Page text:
Local media reports on Wednesday, August 19, claim that multiple people have been killed in recent days amid clashes between protesters and security forces in various areas of the Oromia region. The unrest reportedly began in Shashemene, Ambo, Aweday, Haramaya, and other towns on Monday evening, August 17, following rumors that the detained Oromo activist Jawar Mohammed had become critically ill whilst in custody. Further protests over the mass arrest of activists and use of force by security forces during unrest in the region at the end of June were also held in multiple areas across the region on Tuesday, August 18.
According to activists, many of the demonstrations were aggressively dispersed by security forces using tear gas and live fire. Medical sources also reported treating multiple people for gunshot injuries in Haramaya, Aweday, Ciro, Dire Dawa, Ambo, Gedeb Asasa, Shashemene, and Bale Robe, with several dozen of these being fatal. However, government sources are yet to confirm the clashes.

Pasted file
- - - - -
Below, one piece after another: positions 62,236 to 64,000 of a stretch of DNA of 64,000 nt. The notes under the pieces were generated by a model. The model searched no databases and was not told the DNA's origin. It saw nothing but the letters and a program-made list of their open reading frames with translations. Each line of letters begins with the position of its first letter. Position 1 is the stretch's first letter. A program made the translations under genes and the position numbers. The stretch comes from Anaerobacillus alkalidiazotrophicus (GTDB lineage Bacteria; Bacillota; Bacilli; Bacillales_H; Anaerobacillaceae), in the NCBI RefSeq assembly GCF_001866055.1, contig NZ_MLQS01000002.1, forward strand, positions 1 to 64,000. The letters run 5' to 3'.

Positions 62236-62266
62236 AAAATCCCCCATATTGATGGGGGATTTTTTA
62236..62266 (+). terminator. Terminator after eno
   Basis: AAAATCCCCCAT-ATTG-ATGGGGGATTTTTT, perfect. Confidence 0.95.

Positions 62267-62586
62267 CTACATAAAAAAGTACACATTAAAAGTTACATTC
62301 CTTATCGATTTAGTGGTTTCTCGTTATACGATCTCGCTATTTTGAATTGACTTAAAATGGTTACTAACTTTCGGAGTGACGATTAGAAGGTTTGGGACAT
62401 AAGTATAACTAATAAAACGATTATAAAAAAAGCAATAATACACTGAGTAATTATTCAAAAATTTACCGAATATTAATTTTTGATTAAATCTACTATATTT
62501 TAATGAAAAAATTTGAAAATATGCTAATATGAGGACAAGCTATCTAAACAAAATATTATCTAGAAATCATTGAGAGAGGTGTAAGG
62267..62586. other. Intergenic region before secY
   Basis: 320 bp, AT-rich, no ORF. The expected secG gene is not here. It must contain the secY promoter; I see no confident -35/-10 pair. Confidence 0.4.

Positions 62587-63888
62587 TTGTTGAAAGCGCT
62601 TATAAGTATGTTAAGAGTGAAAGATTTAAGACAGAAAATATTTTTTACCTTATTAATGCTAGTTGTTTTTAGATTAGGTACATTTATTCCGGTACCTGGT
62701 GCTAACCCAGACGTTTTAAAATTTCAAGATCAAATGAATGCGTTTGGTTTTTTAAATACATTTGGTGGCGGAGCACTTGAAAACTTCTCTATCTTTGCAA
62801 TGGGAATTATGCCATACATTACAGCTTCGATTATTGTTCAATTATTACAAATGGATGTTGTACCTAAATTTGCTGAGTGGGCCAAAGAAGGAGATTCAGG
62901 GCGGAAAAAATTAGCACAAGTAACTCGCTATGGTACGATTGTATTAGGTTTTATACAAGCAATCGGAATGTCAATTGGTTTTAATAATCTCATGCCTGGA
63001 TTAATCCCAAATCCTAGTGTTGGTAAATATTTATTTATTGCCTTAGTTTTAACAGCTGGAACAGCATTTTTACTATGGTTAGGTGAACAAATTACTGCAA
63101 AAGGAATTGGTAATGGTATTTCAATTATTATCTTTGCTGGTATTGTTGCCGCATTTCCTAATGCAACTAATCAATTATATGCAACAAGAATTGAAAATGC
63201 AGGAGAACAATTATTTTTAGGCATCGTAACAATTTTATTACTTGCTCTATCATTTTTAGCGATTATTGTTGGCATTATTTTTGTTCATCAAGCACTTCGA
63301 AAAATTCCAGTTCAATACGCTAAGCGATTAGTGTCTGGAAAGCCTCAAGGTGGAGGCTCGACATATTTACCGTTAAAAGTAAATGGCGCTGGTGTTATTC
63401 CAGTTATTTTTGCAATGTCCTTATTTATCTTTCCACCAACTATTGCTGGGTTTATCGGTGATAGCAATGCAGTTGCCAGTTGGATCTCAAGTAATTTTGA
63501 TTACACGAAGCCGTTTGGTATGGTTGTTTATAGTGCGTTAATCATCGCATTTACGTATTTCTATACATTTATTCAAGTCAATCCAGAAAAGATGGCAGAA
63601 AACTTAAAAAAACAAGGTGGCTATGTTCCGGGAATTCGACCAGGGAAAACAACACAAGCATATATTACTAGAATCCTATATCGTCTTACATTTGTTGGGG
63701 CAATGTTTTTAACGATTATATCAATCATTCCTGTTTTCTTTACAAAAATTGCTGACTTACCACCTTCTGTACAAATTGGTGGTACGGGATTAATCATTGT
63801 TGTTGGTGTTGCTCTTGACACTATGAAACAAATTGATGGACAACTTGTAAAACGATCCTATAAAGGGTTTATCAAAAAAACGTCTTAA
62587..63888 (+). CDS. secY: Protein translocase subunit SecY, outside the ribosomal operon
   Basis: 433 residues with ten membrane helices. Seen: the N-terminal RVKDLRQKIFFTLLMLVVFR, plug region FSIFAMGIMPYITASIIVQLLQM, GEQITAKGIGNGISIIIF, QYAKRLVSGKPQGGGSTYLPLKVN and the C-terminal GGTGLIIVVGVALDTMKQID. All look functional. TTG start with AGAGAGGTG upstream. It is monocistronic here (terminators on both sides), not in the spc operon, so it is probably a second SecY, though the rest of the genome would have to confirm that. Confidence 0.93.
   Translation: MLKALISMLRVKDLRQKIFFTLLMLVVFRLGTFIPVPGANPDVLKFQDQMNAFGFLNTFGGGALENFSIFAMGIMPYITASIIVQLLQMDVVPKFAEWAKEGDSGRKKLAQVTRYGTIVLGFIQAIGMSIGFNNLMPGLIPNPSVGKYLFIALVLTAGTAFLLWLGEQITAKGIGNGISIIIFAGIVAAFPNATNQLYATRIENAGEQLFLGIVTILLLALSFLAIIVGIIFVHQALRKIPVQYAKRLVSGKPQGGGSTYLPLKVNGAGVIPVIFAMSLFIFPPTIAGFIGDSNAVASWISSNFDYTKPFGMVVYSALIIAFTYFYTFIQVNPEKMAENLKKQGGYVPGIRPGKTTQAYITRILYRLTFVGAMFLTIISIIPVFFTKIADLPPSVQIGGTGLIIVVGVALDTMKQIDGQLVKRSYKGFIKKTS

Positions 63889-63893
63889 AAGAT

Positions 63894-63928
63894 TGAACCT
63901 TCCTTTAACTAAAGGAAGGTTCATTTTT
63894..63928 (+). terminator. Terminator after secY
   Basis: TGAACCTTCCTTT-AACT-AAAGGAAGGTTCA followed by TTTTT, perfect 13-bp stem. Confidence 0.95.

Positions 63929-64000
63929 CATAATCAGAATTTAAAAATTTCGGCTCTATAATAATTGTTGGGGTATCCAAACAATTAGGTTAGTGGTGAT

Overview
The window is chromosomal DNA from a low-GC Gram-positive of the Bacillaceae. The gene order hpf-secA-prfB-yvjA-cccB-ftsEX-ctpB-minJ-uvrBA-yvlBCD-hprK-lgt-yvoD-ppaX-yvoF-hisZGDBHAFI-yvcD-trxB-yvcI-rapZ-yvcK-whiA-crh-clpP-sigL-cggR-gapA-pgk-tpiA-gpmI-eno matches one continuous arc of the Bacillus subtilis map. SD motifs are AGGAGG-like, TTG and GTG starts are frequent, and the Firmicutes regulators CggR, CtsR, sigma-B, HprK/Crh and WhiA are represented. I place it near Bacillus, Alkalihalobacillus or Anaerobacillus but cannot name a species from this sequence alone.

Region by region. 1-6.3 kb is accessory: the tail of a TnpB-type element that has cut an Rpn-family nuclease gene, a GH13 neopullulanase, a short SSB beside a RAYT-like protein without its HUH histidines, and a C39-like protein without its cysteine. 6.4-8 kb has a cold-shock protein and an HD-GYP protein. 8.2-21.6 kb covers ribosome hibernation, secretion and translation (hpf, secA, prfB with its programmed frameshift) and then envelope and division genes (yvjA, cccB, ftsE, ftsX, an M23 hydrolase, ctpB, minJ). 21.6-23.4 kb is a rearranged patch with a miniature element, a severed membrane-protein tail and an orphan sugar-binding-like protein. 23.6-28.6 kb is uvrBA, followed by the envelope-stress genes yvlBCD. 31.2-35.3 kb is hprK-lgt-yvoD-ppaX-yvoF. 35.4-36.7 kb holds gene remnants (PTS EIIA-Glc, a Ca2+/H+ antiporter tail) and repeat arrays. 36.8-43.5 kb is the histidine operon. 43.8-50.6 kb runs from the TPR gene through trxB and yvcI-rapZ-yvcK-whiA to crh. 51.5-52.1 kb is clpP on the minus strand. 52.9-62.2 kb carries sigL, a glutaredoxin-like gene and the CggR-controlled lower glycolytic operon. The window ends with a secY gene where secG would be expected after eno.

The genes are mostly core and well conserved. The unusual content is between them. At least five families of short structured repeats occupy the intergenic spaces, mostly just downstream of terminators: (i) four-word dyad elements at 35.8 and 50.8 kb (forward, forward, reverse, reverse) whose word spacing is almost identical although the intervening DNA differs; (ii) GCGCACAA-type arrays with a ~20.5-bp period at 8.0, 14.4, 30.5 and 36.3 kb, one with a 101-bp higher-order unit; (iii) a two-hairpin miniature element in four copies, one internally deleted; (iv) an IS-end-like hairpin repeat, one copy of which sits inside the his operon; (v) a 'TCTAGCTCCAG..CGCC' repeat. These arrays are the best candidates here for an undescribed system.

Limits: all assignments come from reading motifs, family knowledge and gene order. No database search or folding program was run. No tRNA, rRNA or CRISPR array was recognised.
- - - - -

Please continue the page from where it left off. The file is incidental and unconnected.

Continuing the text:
Further unrest and associated security operations are likely in the Oromia region in the near term.
Despite Abiy's appointment as Prime Minister in 2018 and the end of the widespread protest campaigns and a state of emergency in the Oromia region, tensions between the government and the Oromo community have been increasing in recent months. Unrest and clashes between protesters and security forces have repeatedly broken out following the killing or arrest of prominent Oromo activists.
Dozens of Oromo activists were killed in several days of unrest in Addis Ababa and throughout the Oromoia region following the murder of the prominent Oromo activist and musician Haacaaluu Hundeessaa on June 29. Jawar Mohammed, the prominent leader of the Oromia Media Network (OMN), was arrested during the protests after he and his supporters allegedly attacked security forces transporting Haacaaluu's body. However, his supporters have insisted that the charges are politically motivated.
Those in the Oromia region are advised to monitor developments and heed any directives issued by local authorities. All demonstrations and political gatherings in Ethiopia should be avoided due to the high risk of incidental violence and aggressive crowd-dispersal operations by security forces.
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